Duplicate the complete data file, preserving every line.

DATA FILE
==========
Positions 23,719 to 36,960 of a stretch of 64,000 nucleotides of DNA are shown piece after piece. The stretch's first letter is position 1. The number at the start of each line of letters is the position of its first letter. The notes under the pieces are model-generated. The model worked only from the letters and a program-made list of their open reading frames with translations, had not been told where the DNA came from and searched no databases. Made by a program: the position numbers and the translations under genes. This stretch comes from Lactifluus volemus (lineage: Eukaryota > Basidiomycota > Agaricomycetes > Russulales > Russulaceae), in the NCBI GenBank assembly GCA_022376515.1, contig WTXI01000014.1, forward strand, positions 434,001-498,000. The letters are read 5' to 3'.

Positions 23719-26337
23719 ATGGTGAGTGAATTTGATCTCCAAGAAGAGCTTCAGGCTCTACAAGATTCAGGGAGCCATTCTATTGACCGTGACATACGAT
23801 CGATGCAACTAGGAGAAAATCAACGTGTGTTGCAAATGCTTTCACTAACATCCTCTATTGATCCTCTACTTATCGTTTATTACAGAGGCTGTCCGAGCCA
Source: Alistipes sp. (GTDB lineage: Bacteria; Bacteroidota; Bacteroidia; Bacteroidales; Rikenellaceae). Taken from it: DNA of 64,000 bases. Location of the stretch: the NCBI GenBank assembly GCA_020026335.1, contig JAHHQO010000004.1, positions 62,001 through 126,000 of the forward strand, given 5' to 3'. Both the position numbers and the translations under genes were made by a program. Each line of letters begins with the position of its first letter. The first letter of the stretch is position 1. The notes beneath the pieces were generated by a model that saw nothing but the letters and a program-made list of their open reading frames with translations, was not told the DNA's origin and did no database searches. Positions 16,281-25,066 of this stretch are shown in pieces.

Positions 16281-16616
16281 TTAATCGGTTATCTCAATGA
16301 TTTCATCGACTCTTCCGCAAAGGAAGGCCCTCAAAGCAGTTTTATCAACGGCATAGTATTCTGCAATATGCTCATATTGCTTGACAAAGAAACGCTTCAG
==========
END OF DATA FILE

Positions 23,719 to 36,960 of a stretch of 64,000 nucleotides of DNA are shown piece after piece. The stretch's first letter is position 1. The number at the start of each line of letters is the position of its first letter. The notes under the pieces are model-generated. The model worked only from the letters and a program-made list of their open reading frames with translations, had not been told where the DNA came from and searched no databases. Made by a program: the position numbers and the translations under genes. This stretch comes from Lactifluus volemus (lineage: Eukaryota > Basidiomycota > Agaricomycetes > Russulales > Russulaceae), in the NCBI GenBank assembly GCA_022376515.1, contig WTXI01000014.1, forward strand, positions 434,001-498,000. The letters are read 5' to 3'.

Positions 23719-26337
23719 ATGGTGAGTGAATTTGATCTCCAAGAAGAGCTTCAGGCTCTACAAGATTCAGGGAGCCATTCTATTGACCGTGACATACGAT
23801 CGATGCAACTAGGAGAAAATCAACGTGTGTTGCAAATGCTTTCACTAACATCCTCTATTGATCCTCTACTTATCGTTTATTACAGAGGCTGTCCGAGCCA
Source: Alistipes sp. (GTDB lineage: Bacteria; Bacteroidota; Bacteroidia; Bacteroidales; Rikenellaceae). Taken from it: DNA of 64,000 bases. Location of the stretch: the NCBI GenBank assembly GCA_020026335.1, contig JAHHQO010000004.1, positions 62,001 through 126,000 of the forward strand, given 5' to 3'. Both the position numbers and the translations under genes were made by a program. Each line of letters begins with the position of its first letter. The first letter of the stretch is position 1. The notes beneath the pieces were generated by a model that saw nothing but the letters and a program-made list of their open reading frames with translations, was not told the DNA's origin and did no database searches. Positions 16,281-25,066 of this stretch are shown in pieces.

Positions 16281-16616
16281 TTAATCGGTTATCTCAATGA
16301 TTTCATCGACTCTTCCGCAAAGGAAGGCCCTCAAAGCAGTTTTATCAACGGCATAGTATTCTGCAATATGCTCATATTGCTTGACAAAGAAACGCTTCAG